The annual NCTJ Student Council forum is a chance for student representatives from every accredited course across the UK to speak to the senior management team, discuss aspects of the industry’s training scheme and contribute to its ongoing development. The event is also an opportunity for the representatives to get advice from alumni now working in the industry and to network with editors who provide a wealth of insider knowledge.
Gemma-Louise Stevenson, left, a journalism student at St Mary’s University, Twickenham and a Journalism Diversity Fund recipient, discusses what she learned at the latest Student Council event on Friday, 5 February.
“Give life’s little guys some ink and when it dries just watch what happens”
A line from Newsies (the musical based on the New York city newsboy strike of 1899) that I belted out on stage as a trainee performer, but a line that I finally learnt the true meaning of as a trainee journalist.
As trainees I don’t think we always comprehend that what we are writing on the page or broadcasting has the power to affect change both in the industry and the communities for which we are writing.
And for many of us the first real taste we will get of this will be when we have swapped the cosseted world of our courses for the newsroom.
That is unless we have been selected as one of 80 accredited course representatives to attend the NCTJ Student Council, which this year was hosted at the colourful London headquarters of Google UK.
Greeted by NCTJ chairman Kim Fletcher and Google News Lab’s Matt Cooke, you couldn’t help but feel the excitement and optimism for the future of the industry.
A sentiment that was echoed by all of the panellists throughout the day, including executive editor of Sky Sports News Andy Cairns, who emphasised that it was not just those in training but those working in the industry already that would have to embrace change.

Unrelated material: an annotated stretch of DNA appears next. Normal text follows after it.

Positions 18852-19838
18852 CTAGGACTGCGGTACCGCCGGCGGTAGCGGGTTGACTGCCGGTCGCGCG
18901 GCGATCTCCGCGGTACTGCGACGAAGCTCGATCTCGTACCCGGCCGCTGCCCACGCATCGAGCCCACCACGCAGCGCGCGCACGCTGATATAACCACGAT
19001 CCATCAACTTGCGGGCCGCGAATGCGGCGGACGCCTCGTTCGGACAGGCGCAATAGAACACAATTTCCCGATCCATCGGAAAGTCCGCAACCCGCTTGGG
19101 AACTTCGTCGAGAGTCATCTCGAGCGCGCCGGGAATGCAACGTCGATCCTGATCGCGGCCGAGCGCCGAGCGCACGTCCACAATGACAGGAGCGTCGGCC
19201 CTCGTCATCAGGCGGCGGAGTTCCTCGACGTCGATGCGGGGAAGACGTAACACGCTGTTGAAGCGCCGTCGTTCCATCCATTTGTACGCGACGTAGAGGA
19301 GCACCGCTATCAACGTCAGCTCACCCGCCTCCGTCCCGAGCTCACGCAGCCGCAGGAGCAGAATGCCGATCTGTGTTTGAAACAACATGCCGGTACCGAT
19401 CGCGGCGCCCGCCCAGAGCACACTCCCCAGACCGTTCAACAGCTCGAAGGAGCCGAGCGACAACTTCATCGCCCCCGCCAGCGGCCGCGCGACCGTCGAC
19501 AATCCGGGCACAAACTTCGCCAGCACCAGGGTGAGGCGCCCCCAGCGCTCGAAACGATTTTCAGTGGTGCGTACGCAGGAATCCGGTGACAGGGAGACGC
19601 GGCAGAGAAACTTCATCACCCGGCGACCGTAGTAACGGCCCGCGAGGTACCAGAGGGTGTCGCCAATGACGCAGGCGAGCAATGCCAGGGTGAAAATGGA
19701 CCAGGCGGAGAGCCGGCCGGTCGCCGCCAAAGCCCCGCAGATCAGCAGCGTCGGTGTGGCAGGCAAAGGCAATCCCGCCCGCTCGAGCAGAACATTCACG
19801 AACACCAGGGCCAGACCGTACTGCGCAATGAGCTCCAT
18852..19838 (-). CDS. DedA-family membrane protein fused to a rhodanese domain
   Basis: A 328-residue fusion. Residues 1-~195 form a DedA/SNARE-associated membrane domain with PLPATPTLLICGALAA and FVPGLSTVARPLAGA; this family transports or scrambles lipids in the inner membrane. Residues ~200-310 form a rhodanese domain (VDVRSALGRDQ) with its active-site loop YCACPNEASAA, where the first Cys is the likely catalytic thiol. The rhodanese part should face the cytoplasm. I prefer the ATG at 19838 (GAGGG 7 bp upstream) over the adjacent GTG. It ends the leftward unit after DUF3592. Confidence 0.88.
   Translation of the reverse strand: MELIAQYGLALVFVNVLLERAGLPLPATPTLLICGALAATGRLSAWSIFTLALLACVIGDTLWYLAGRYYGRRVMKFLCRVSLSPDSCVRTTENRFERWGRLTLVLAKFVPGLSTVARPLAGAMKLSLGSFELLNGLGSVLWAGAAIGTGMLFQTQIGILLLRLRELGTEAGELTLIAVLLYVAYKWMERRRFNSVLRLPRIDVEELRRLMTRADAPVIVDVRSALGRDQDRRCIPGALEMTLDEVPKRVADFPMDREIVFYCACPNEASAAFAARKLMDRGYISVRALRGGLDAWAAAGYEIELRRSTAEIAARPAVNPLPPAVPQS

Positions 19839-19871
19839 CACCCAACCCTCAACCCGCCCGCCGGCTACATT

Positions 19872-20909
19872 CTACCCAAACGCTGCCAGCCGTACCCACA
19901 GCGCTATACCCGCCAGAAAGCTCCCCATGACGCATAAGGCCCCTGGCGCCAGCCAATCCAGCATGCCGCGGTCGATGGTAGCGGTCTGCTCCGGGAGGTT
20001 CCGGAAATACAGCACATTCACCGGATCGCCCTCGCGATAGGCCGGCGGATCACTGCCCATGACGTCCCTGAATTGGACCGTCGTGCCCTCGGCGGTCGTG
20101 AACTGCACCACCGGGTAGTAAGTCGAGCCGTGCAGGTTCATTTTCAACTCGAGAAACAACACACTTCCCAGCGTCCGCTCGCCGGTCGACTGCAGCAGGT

He said: “We’re all going to have to reinvent ourselves in the next few years.”
For the NCTJ, this means having to adapt quickly to the new training demands that these changes will inevitably bring.
To many students they are a group of harsh critics who, with the stroke of a pen, can decide whether your exam answers warrant that elusive gold standard or not.
But, to those of us who met them, an open minded group of people who are willing to listen, understand and respond fully to any praise and, most importantly, criticism thrown at them.
Of course the regular hot topics of public affairs, reporting and shorthand exams were the first to be discussed.
(I’m sorry to say fellow students but no matter how much you hate the hours spent slaving over Teeline, it was agreed by everyone in the room, that it is still a vital skill to possess.)
However, high on the agenda for the day was the partnership between the NCTJ and Google News Lab.
I was well aware that Google data was increasingly used in newsrooms but in all honesty couldn’t understand how I would use it in a real life situation.
That was until we spent 30 minutes in the company of Matt, who shared with us his top ten tips for using the tools in the future.
With all this talk of the future though, it’s easy to forget about what being part of the Student Council has offered us in the here and now.
And as we move forward it’s worth remembering that connections we made in that room with our contemporaries will stay with us forever, and our unique position as trainees in an era of industry change means that like Katherine in Newsies we’ll have front row seats to watch what happens.